DesRoches inaugurated as Rice’s eighth president
Brandon Chen / Thresher
Reginald DesRoches was officially inaugurated as the eighth president of Rice University on Saturday, Oct. 22.
The ceremony, which followed a two-day series of events leading up to the investiture, included student and faculty representatives, in addition to delegates from around 150 universities and organizations.
“The event marks a huge milestone in my career and in my life and the life of my family,” DesRoches said in an email to the Thresher. “It signifies what I have been able to accomplish because of the support so many have given me. It also foreshadows what is to come: opportunity for everyone and an exciting journey that I’m confident will take Rice to the next level.”
After the initial procession, in which undergraduate delegates from all eleven residential colleges, members of the Graduate Student Association and faculty members marched, the ceremony opened with remarks from Robert Ladd, one of the four co-chairs of the Inauguration planning committee.
“This ceremony marks an important and highly anticipated chapter for Rice,” Ladd said at the event. “All of us, the board, our faculty, our students, staff and administration, look forward to continuing and extending the achievements of the university under the leadership of Reginald DesRoches.”
Fred Oswald, another co-chair, said the committee wished to create a ceremony that reflected on the legacy of previous presidents while simultaneously paving a new way forward for DesRoches’ term.
“We definitely thought of how we seek to reflect on the important accomplishments and progress under President Leebron,” Oswald said. “But then we also wish to strike new ground. As we head into this exciting new future under President DesRoches’ leadership, [attendees] see that Rice is not about any one student, or any one faculty member or any one staff member. It’s really about all of us moving forward together.”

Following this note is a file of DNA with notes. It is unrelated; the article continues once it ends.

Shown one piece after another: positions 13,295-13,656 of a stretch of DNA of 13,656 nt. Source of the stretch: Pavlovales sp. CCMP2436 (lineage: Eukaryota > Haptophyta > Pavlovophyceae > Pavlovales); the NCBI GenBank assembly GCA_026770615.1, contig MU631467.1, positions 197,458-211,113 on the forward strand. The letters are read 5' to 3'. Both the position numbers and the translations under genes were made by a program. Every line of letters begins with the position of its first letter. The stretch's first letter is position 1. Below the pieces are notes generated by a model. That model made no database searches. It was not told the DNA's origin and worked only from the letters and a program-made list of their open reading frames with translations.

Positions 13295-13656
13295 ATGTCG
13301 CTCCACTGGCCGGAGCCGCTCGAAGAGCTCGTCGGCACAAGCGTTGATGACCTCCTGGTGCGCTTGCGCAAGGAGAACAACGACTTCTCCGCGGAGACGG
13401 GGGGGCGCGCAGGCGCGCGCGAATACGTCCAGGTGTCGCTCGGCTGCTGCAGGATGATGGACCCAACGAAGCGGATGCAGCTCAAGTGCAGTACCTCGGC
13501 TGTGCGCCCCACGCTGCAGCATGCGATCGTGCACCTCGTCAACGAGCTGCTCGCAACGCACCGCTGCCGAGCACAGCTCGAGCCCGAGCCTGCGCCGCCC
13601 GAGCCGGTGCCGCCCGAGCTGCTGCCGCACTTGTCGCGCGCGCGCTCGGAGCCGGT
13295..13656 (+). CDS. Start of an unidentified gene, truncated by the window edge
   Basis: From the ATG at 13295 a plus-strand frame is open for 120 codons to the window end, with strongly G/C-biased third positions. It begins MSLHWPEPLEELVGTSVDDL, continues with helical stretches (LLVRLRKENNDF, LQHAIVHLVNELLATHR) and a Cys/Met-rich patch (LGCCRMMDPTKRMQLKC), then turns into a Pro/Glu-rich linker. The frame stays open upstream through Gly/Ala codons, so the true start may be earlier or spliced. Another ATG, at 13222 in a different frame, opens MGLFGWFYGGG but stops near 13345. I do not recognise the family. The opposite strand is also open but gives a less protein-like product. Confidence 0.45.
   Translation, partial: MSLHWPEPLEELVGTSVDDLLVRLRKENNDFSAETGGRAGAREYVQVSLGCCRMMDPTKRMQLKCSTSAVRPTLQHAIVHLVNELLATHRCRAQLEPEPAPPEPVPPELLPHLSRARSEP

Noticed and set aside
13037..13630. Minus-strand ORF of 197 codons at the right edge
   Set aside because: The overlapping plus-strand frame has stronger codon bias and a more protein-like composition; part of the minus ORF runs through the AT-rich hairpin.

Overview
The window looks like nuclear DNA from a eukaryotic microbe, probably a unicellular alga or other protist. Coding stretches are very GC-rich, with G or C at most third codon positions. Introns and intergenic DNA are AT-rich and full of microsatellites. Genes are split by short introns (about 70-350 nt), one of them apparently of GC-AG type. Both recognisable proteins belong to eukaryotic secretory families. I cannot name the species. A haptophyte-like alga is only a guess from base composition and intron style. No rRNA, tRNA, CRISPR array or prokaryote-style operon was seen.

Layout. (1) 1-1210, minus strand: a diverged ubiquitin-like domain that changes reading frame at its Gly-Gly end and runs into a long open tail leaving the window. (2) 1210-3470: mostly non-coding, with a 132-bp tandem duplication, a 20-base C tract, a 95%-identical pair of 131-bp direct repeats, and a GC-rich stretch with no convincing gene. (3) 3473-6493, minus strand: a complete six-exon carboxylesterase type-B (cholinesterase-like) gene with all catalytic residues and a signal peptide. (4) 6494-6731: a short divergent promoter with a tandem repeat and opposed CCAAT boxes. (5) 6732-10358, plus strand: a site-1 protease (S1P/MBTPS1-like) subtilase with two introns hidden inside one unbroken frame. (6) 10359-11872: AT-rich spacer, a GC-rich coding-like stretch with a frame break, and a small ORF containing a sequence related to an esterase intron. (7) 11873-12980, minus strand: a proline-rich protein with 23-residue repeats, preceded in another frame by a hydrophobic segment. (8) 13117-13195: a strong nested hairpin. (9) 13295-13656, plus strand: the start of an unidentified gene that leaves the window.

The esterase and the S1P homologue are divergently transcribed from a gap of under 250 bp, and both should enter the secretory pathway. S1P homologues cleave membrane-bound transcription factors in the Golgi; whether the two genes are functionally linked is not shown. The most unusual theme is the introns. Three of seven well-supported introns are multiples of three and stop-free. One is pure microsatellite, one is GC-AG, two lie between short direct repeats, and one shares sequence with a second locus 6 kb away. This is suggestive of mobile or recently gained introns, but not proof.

The opening remarks were followed by the national anthem, sung by a graduate student at the Shepherd School of Music Tony Domino, an invocation from Reverend Rodney J. Armstrong, greetings from Student Association President Gabrielle Franklin, GSA President Joshua Moore, President of the Association of Rice Alumni Toya Cirica Belle, Chair of the staff council Korin Brody and speaker for faculty senate Alexandra Kieffer.
“As president, we support your plans to develop Rice as an agent of change in the world through its contribution to knowledge,” Franklin said in her speech, “We know that this president will raise Rice to an institution that all of us can be proud to hail from, regardless of where we come from, what we study here and where we go next.”
These greetings were followed by a performance of Randall Thompson’s “Alleluia” from Rice Chorale and the Shepherd School’s Brass Ensemble. Alex Moreno-Gonzales, another Shepherd student, composed an original piece, titled New Dawn, for the ceremony, which was also played during the ceremony.
Ruth Simmons, a Rice Trustee Emeritus and current president of Prairie View A&M University, was the ceremony’s keynote speaker. In her speech, Simmons spoke to the importance of DesRoches’ inauguration in light of Rice’s legacy, specifically, the founding of the university, including William Marsh Rice’s background as a slave owner.
“I can almost guarantee that few days will pass when [DesRoches] does not reflect upon the irony of a person of his background carrying on William Marsh Rice’s legacy,” Simmons said. “His appointment proves once again that whatever the limitations of our vision in our time, future generations can never be permanently bound by them.”
After Simmons’ speech, DesRoches formally donned the presidential robes and was proclaimed the university president before taking the stage. In his first official presidential address, DesRoches talked about his vision for his tenure, including Rice’s academic and social expansion while remaining true to the university’s message of excellence.
“While our ambitions require us to evolve, there is one thing that cannot change, and that is the unique culture of care we have at Rice,” DesRoches said in his address. “The way we treat people with respect and dignity is paramount. We must remain a place where people never forget that at Rice they felt loved, welcomed and special as they received an unequaled education that enabled them to transform their own lives and the world around them.”
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